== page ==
As it happens, Pryor has strong views on many issues, including Roe vs. Wade, the 1973 decision declaring a constitutional right to abortion. Pryor once described Roe as "the worst abomination in the history of constitutional law." Asked during the hearing whether he still believed that, Pryor said, "I do." Asked later whether the quote was accurate, he said it was, adding, "I believe that not only is [Roe] unsupported by the text and structure of the Constitution, but it has led to a morally wrong result . . . the slaughter of millions of innocent unborn children." Yet more questions about his views of abortion were asked, and Pryor stayed his course, noting that the reason he thinks abortion is morally wrong is that it is "the taking of human life."
Pryor's views on abortion and Roe vs. Wade are deeply felt and quite the opposite of those of many Democratic senators. He told the committee that, his personal views notwithstanding, he would adhere, as a circuit judge, to the Supreme Court's abortion jurisprudence.
As evidence of his ability to distinguish between his personal views on abortion and his law enforcement duties, Pryor cited an order he issued to Alabama district attorneys on the state's newly enacted partial-birth abortion ban. Finding the law less protective of abortion rights than the Supreme Court has demanded, Pryor told the district attorneys to construe it consistently with the court's decisions.
In other contexts where it might be supposed that Pryor could default on his law enforcement duty, he hasn't done so. When Republican Fob James was governor, he asked Pryor, whom he had appointed attorney general, to support a policy of allowing teachers to lead students in prayer. Pryor refused to do so, pointing out that Supreme Court decisions permit only voluntary, student-led prayer.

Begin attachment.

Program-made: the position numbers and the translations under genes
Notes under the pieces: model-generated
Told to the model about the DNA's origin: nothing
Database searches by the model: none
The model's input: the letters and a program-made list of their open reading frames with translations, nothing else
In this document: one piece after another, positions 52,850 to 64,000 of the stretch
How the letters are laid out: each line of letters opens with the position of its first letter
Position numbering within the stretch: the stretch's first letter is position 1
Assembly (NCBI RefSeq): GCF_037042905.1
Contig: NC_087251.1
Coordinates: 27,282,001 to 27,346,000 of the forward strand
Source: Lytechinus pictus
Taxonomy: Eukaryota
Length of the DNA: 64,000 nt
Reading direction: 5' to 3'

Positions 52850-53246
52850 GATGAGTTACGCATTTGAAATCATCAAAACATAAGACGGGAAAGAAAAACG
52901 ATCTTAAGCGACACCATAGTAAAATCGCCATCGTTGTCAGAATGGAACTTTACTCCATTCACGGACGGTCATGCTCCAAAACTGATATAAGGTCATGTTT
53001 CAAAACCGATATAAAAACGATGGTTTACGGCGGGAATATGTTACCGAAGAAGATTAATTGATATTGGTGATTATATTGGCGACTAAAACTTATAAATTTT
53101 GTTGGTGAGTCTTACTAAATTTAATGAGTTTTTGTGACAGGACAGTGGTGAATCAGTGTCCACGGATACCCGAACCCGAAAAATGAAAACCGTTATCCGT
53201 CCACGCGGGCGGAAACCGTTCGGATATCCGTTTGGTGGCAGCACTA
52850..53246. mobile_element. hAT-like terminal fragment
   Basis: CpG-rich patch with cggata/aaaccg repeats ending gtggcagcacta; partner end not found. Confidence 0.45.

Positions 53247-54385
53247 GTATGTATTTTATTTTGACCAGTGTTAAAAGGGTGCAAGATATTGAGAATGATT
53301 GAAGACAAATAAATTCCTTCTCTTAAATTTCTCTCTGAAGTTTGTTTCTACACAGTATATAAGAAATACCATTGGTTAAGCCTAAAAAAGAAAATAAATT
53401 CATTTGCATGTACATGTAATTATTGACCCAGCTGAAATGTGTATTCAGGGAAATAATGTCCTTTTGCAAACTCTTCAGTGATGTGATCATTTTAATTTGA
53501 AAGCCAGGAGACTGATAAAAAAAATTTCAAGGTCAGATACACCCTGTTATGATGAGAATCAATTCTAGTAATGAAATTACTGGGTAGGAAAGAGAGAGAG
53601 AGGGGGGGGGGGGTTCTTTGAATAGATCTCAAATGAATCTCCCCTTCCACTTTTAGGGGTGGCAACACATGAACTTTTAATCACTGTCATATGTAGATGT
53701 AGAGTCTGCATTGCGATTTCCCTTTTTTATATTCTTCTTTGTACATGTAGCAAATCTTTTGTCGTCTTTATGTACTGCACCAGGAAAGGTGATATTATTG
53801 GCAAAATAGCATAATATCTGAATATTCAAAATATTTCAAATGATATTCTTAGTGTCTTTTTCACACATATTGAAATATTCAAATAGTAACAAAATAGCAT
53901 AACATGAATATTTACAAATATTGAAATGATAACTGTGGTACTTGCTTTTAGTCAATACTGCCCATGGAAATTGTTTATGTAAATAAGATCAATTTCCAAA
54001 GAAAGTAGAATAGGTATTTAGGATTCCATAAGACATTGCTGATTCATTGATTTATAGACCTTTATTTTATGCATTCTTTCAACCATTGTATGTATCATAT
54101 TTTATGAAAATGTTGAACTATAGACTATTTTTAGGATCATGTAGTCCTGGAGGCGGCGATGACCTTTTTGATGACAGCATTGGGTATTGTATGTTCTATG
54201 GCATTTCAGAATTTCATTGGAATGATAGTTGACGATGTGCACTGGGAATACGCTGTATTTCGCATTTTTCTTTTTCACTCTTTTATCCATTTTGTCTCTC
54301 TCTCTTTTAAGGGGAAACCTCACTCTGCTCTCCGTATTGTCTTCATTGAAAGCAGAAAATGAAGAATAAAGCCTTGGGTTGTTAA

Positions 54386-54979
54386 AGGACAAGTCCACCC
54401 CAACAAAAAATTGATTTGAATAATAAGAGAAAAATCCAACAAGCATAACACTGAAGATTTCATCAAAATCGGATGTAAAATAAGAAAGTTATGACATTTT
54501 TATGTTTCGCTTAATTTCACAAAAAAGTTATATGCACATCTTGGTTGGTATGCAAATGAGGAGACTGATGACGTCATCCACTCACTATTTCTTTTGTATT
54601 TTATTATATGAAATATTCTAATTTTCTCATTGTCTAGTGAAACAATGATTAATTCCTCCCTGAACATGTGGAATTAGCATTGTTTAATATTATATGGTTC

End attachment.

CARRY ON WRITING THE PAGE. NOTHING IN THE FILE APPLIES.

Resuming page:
More examples: When Republicans wanted Pryor to support their voting rights lawsuit, he found their position at odds with Supreme Court precedent. He argued the Democratic position and won in the Supreme Court. Also, when Republicans asked Pryor to support a lawsuit denying teachers the right to serve as legislators, he turned them down because their position was contrary to the Alabama Constitution.
Pryor thus is to be believed when he says, as he often did during his hearing, that he is able to carry out what the law commands.
Or is he?
Pryor also has made comments about the Supreme Court. Most notably, the day after Bush vs. Gore was decided, he said he had hoped the ruling would be 5-to-4 because he wanted "Gov. Bush to have a full appreciation of the judiciary and judicial selection so that we can have no more appointments like David Souter." Souter, appointed in 1990, has joined the court's liberal bloc and dissented in federalism cases that Pryor has won.
Do those comments suggest that Pryor really sees the judiciary as essentially political in nature, that he has contempt for judges with whom he disagrees and that he himself--his record of law enforcement in Alabama notwithstanding--wouldn't be able to achieve the independence we value in a judge? Or should they be understood simply as comments that evince realism about how closely divided the court is and that frankly acknowledge the importance of carefully choosing nominees for the court?
If it is the latter, Pryor was saying no more than what many who follow the court have said. Indeed, he was saying no more than what the interest groups opposing his nomination--and that are preparing to take on any Bush nominees for the high court--have said. Or, for that matter, what senators on both sides of the aisle have said--the very people, of course, who will decide whether Pryor becomes a judge.
Terry Eastland is publisher of The Weekly Standard.